Angier agrees that Holocaust writer is inadequate, even as she anoints him “the German writer who most deeply took on the burden of German responsibility for the Holocaust”—a “survivor’s guilt” that, as the daughter of Jewish parents who barely escaped from Nazi Vienna, she thinks “all Germans should feel.” Shortly after reading The Emigrants, she went to Sebald’s office at the University of East Anglia, in Norwich, where he had been teaching on and off for more than 20 years, to interview him for The Jewish Quarterly. She had questions. Was The Emigrants fact or fiction? Who was this German who wrote about the tragedy of Jews?

A quarter of a century later, Angier, the author of biographies of Jean Rhys and Primo Levi, has produced a suitably unorthodox life of this singular writer. That was the only kind circumstances permitted. Sebald’s widow refused access to any material relating to his family. Without permission from his estate, Angier couldn’t quote directly from some privately held sources, even certain letters to which she had access, or cite his published works at any length. Angier’s solution is to cut back and forth among the usual portrayal of an artist’s ascent, in which she captures glimpses of the man; astute critical assessments of the work; and vivid accounts of her quest for the people and places that appear in his writing, many of them barely disguised. Her strategy pays off: This is an insightful, compulsively readable book.

However melancholy the artist, the man could be playful. Sebald’s colleagues remember him as companionable and witty. He had a laugh in his voice; he made up mordant aphorisms; he captivated his students. As a high-spirited college student himself, he was nicknamed “Cocky.” Yet Sebald also published crepuscular poems and prose in the student newspaper. He nursed his rage at his parents, particularly his father, who served as a transport officer during the Nazis’ invasions of Poland, Russia, and France—and refused to talk about it. Sebald had episodes of terrible depression. By the time Angier met him, though, he had resolved his contradictions into a persona at once “kind, gloomy, and funny.”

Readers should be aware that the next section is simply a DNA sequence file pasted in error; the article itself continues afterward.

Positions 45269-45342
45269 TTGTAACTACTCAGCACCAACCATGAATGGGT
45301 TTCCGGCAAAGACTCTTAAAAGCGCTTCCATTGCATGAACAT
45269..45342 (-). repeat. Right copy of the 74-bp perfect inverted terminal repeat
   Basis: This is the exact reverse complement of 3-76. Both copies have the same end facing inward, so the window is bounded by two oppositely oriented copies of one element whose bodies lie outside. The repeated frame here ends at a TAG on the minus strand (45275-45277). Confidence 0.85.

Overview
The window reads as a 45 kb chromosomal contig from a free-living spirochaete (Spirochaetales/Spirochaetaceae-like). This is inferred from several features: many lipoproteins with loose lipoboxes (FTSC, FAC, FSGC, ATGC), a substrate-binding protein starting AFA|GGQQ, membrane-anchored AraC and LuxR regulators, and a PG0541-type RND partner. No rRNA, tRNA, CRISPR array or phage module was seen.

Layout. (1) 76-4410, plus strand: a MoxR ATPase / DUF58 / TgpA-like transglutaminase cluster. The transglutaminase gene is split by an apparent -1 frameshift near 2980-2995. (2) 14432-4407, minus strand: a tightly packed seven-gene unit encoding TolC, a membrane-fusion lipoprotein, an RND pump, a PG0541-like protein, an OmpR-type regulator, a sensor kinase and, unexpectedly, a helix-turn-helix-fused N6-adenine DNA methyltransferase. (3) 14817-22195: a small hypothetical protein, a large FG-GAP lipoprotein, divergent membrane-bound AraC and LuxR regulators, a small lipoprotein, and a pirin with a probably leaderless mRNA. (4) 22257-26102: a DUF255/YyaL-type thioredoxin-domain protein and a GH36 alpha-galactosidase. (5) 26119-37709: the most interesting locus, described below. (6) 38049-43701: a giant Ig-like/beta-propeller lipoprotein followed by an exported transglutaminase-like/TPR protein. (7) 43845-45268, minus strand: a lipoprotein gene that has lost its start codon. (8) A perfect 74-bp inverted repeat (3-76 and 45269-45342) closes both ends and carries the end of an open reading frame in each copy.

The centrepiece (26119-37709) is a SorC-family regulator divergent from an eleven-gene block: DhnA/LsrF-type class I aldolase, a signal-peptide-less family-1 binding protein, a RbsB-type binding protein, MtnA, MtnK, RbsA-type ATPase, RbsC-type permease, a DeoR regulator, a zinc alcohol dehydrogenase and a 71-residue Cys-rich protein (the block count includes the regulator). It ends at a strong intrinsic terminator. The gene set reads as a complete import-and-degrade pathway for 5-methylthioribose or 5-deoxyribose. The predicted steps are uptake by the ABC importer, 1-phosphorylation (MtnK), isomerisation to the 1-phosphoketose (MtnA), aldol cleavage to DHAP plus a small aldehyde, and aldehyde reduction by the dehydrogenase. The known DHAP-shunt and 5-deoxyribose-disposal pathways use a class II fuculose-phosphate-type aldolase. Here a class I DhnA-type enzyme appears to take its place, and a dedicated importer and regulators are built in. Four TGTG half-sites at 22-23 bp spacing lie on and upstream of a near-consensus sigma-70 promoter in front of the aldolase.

WHAT INTERESTS Angier is how Sebald used his life, and that of others, in his art. Her curiosity has an edge. Back in 1996, when she asked whether he based his characters on real people, he said, “Essentially, yes, with some small changes”—an assertion repeated so often in articles about him that it attained the status of fact. Sebald told Angier about the man on whom he based Dr. Henry Selwyn, the protagonist of one of the four stories in The Emigrants. In the story, the narrator and his wife rent rooms in a British manor owned by Dr. Selwyn, a courtly and eccentric recluse, and his wife. Doctor and narrator become friends, and eventually Selwyn divulges his secret: He is actually a Jew from a village near Grodno, in what used to be the Russian empire (now Belarus), who came to England as a child in 1899. A short time after Selwyn makes this confession, the narrator and his wife learn of his grim death.

The main difference between Dr. Selwyn and the doctor who was in fact Sebald’s landlord, Sebald said, is that the real doctor told him about Grodno “sooner than I say in the story,” and “very cursorily.” Sebald already suspected something anyway, because at his landlord’s Christmas party he met “one very incongruous lady,” whom his landlord introduced as his sister from Tel Aviv.

In 2014, Angier arrived at the door of Abbotsford, the home of the model for Selwyn, the late Dr. Philip Rhoades Buckton. There she talked with members of his family and discovered that Sebald had flat-out lied. Buckton was not Jewish. He did not come from Grodno. He had no sister in Tel Aviv. He came from Cheshire and “didn’t have a Jewish bone in his body,” Angier writes.